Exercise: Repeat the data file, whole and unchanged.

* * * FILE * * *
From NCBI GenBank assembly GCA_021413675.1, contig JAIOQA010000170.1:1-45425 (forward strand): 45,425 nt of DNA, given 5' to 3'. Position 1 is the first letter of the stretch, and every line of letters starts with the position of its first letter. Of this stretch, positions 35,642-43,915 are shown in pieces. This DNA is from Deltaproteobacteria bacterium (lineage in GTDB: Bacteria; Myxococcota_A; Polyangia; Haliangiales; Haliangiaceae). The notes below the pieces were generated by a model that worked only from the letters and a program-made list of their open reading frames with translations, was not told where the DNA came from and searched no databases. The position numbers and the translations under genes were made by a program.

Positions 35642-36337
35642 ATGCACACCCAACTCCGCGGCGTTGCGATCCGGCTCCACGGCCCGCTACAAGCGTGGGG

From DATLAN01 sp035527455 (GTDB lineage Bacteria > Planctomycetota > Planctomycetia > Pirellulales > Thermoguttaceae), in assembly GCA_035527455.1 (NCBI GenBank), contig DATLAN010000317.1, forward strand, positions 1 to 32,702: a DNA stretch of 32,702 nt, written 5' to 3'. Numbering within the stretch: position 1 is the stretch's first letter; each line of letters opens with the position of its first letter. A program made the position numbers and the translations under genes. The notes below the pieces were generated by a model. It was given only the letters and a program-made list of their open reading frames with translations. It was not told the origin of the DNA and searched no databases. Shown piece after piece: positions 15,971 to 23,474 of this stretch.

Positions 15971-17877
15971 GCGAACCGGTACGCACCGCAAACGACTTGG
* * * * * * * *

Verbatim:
From NCBI GenBank assembly GCA_021413675.1, contig JAIOQA010000170.1:1-45425 (forward strand): 45,425 nt of DNA, given 5' to 3'. Position 1 is the first letter of the stretch, and every line of letters starts with the position of its first letter. Of this stretch, positions 35,642-43,915 are shown in pieces. This DNA is from Deltaproteobacteria bacterium (lineage in GTDB: Bacteria; Myxococcota_A; Polyangia; Haliangiales; Haliangiaceae). The notes below the pieces were generated by a model that worked only from the letters and a program-made list of their open reading frames with translations, was not told where the DNA came from and searched no databases. The position numbers and the translations under genes were made by a program.

Positions 35642-36337
35642 ATGCACACCCAACTCCGCGGCGTTGCGATCCGGCTCCACGGCCCGCTACAAGCGTGGGG

From DATLAN01 sp035527455 (GTDB lineage Bacteria > Planctomycetota > Planctomycetia > Pirellulales > Thermoguttaceae), in assembly GCA_035527455.1 (NCBI GenBank), contig DATLAN010000317.1, forward strand, positions 1 to 32,702: a DNA stretch of 32,702 nt, written 5' to 3'. Numbering within the stretch: position 1 is the stretch's first letter; each line of letters opens with the position of its first letter. A program made the position numbers and the translations under genes. The notes below the pieces were generated by a model. It was given only the letters and a program-made list of their open reading frames with translations. It was not told the origin of the DNA and searched no databases. Shown piece after piece: positions 15,971 to 23,474 of this stretch.

Positions 15971-17877
15971 GCGAACCGGTACGCACCGCAAACGACTTGG